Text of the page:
By Cassie Fleming THE WASHINGTON TIMES | Saturday, July 4, 2009
The global recession and lawsuits from environmental groups have slowed
the scramble for previously unattainable oil and gas reserves and shipping
routes in the Arctic caused by climate change, and have provided a window
to resolve complicated ecological and security concerns, specialists say.
Many major international oil and gas companies have put large-scale
projects on hold, said Alexander Braun, a specialist on Arctic change and
sea dynamics at the Arctic Institute of North America at Canada's
University of Calgary in Alberta.
Shell announced earlier this week that it was withdrawing its 2007-2009
drilling plan in the Beaufort Sea and would submit a new plan for 2010.
The U.S. Court of Appeals for the 9th Circuit in San Francisco blocked the
company from oil drilling in July 2007.
The center was also responsible for several lawsuits that led to last
year's listing of the polar bear as a threatened species under the
Endangered Species Act.
In addition to the United States, major countries including Russia,
Canada, Norway, Iceland and Denmark via Greenland are vying for investment
in the Arctic. The area is warming faster than any other region and will
be ice-free in the summer by 2013, according to a new report by the
Carnegie Endowment for International Peace, Dartmouth College and the
University of the Arctic in Canada.
"The present global economic slowdown provides a much-needed hiatus in
Arctic commercial pressures during which important Arctic powers could
work on developing coordinated rules and best practices by which to govern
Arctic resources," the report said.
Melting ice has allowed for expanded oil and gas production, mining,
fishing, shipping and cruise ship tourism, but it also causes safety and
environmental concerns such as moving glaciers, sea rise and coastal
erosion, Mr. Braun said. To assess and manage these consequences, he said,
governments must use this window to establish a monitoring network for the
Arctic by using technology that is already in use for other continents and
The Arctic is believed to hold 90 billion barrels of undiscovered oil - 10
percent of the world's remaining reserves and enough to supply current
world demand for three years. An estimated 30 percent of the world's
remaining reserves of natural gas are also in the region, according to the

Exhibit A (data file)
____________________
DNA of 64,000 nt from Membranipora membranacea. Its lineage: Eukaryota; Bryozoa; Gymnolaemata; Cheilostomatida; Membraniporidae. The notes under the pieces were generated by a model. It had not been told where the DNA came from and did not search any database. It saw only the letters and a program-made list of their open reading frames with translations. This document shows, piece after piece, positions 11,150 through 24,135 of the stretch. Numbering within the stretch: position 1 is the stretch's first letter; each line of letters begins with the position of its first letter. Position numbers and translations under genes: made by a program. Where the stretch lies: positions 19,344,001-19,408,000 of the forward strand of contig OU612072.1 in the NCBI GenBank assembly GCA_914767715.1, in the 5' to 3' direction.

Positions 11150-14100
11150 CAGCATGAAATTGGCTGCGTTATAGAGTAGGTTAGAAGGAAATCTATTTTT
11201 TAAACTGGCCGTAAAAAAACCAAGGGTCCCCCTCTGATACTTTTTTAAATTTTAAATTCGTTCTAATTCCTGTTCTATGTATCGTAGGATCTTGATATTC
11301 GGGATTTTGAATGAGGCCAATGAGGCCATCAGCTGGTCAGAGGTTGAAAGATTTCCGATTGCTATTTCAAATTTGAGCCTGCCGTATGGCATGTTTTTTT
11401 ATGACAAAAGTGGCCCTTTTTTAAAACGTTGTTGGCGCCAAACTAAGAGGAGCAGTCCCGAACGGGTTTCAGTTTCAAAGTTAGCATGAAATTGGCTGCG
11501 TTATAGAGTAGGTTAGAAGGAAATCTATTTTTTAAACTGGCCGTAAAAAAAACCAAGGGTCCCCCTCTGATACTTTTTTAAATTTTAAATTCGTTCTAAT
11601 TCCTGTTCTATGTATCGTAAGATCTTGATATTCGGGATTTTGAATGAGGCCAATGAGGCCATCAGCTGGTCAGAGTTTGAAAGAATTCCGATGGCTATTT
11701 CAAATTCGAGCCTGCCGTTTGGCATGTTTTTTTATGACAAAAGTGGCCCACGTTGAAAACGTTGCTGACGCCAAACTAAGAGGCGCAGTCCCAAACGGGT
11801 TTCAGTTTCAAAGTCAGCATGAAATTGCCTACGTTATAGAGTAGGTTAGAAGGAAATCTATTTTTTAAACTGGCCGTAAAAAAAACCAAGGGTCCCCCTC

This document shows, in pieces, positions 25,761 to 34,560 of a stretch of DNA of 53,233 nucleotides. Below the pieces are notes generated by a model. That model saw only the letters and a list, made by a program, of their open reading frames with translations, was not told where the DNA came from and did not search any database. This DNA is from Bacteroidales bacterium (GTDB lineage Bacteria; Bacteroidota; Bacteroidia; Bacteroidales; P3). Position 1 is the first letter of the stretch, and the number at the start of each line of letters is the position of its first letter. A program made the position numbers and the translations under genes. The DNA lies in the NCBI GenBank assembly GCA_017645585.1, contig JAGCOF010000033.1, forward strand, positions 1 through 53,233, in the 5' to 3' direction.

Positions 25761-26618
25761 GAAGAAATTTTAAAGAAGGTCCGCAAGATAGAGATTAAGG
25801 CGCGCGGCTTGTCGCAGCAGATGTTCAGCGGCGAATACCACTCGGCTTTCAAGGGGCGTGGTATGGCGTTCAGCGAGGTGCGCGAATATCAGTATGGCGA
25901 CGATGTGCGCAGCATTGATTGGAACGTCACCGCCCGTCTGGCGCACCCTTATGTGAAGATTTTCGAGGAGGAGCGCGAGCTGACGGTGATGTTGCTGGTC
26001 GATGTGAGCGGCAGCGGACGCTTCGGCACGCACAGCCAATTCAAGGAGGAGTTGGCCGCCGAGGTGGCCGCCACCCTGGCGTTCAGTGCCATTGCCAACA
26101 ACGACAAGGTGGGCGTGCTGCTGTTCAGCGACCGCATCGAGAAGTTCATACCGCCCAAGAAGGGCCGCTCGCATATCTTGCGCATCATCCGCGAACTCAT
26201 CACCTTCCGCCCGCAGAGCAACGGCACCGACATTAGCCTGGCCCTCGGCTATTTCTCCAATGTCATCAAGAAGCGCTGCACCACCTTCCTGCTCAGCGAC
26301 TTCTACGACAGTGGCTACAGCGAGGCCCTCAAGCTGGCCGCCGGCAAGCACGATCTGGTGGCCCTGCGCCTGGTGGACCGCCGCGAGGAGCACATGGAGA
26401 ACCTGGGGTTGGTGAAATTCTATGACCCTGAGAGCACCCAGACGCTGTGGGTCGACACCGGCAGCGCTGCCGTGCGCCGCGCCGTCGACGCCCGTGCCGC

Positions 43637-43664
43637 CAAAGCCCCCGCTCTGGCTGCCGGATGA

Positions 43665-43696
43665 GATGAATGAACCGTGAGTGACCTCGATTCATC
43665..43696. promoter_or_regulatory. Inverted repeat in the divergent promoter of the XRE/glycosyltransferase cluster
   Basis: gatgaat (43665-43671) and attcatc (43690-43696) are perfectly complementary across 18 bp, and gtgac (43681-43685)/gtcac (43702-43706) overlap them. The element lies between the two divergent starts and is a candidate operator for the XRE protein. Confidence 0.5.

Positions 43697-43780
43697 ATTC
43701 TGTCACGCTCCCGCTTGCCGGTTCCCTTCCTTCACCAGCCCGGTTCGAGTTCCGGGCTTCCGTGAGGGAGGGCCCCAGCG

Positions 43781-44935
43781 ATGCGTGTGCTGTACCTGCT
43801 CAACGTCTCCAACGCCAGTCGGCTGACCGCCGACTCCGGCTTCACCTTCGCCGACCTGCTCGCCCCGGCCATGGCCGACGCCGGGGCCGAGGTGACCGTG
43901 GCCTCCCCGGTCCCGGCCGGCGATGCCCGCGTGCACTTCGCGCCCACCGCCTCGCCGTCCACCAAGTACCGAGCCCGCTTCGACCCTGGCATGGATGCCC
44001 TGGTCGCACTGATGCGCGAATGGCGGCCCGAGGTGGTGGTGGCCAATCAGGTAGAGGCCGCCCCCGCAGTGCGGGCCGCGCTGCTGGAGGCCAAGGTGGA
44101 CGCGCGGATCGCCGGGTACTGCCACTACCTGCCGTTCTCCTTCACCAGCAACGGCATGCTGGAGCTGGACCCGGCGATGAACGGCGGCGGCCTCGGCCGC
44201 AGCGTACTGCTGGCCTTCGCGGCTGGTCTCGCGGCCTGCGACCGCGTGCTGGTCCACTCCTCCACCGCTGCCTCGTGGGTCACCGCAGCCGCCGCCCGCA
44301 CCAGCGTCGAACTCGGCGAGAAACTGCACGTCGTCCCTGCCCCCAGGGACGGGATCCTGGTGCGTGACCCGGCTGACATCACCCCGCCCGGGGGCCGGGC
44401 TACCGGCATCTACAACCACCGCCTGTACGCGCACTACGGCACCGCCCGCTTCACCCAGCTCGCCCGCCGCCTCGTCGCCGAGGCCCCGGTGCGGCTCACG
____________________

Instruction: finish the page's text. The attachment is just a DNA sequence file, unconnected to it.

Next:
U.S. Ecological Survey.
Companies such as BP - formerly British Petroleum - ConocoPhillips, Exxon
Mobil Corp., Shell, Pioneer Natural Resources, Eni, Anadarko and
StatoilHydro are currently the most active in Alaska and off-shore, Mr.
BP and Exxon Mobil are also exploring the Canadian Arctic, he said.
"There's a growing energy demand and there's untapped energy sources in
the Arctic," said David Balton, a deputy assistant secretary of state at
the Bureau of Oceans and International Environmental and Scientific
Affairs. "Knowledge is growing of what is down there, and this is becoming
U.S. policy for the Arctic has evolved more slowly than the ice is melting.
Under a 1994 treaty, the United Nations Convention on the Law of the Sea,
countries have the sovereign right to the seabed and soil beneath it out
to 200 nautical miles from their coast, and in some cases, these nations
can claim sovereignty as far out as 600 miles, said Cmdr. James McMahon,
staff judge for the 17th District of the U.S. Coast Guard.
In the Arctic, however, scientists do not know where nations' continental
shelf ends and the international oceanic crust begins.
Without clear scientific data, many countries have been claiming more than
they can legally justify, Mr. Braun said. "If there are major offshore oil
fields in an area where we don't know who owns it, it is worth fighting to
ensure your nation's sovereignty, especially with oil prices coming back
up." Mr. Braun said.
The Coast Guard has teamed its icebreakers with other government agencies
to do seabed maps and has developed a strong working relationship with the
Canadian Coast Guard and Russian border guards in the Arctic, Cmdr.
Mr. Balton said U.S. efforts are under way to define the shelf boundaries.